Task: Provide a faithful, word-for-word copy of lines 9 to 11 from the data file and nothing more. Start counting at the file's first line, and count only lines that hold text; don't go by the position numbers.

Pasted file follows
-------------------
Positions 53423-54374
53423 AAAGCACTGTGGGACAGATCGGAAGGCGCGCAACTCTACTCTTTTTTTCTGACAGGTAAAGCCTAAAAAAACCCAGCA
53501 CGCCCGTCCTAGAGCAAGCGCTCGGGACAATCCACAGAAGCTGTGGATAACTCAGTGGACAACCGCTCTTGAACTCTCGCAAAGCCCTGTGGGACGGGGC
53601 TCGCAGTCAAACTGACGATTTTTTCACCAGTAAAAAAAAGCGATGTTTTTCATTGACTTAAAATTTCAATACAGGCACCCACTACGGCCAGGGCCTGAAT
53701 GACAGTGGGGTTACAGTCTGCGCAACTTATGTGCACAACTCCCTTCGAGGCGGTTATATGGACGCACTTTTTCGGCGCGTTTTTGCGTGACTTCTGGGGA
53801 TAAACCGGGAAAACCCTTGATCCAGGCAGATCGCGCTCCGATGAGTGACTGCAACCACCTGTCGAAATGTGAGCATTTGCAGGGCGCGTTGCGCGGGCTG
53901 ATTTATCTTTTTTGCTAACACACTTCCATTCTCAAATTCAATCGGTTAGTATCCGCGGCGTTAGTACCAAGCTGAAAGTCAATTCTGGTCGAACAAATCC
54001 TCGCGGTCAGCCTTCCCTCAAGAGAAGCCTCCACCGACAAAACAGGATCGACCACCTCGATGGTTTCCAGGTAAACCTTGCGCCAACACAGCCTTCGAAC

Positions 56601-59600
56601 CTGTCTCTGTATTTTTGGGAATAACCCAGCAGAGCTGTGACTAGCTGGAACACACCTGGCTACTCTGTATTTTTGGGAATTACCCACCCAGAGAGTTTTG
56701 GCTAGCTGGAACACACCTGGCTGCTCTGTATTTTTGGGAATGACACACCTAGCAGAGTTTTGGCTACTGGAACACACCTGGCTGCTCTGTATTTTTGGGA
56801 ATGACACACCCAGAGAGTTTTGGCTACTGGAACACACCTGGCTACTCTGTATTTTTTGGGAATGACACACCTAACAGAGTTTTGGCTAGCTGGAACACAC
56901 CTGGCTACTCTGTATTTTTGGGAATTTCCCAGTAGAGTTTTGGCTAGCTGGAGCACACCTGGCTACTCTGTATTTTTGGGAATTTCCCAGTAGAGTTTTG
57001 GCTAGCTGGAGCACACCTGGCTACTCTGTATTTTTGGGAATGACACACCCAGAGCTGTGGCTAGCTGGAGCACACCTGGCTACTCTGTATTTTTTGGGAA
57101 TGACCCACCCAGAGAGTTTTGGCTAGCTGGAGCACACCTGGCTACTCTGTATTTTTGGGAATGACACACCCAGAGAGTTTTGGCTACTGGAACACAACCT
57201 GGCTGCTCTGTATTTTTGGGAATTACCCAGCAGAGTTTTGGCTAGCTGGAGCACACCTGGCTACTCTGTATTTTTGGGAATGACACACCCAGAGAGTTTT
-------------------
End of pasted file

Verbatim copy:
Positions 56601-59600
56601 CTGTCTCTGTATTTTTGGGAATAACCCAGCAGAGCTGTGACTAGCTGGAACACACCTGGCTACTCTGTATTTTTGGGAATTACCCACCCAGAGAGTTTTG
56701 GCTAGCTGGAACACACCTGGCTGCTCTGTATTTTTGGGAATGACACACCTAGCAGAGTTTTGGCTACTGGAACACACCTGGCTGCTCTGTATTTTTGGGA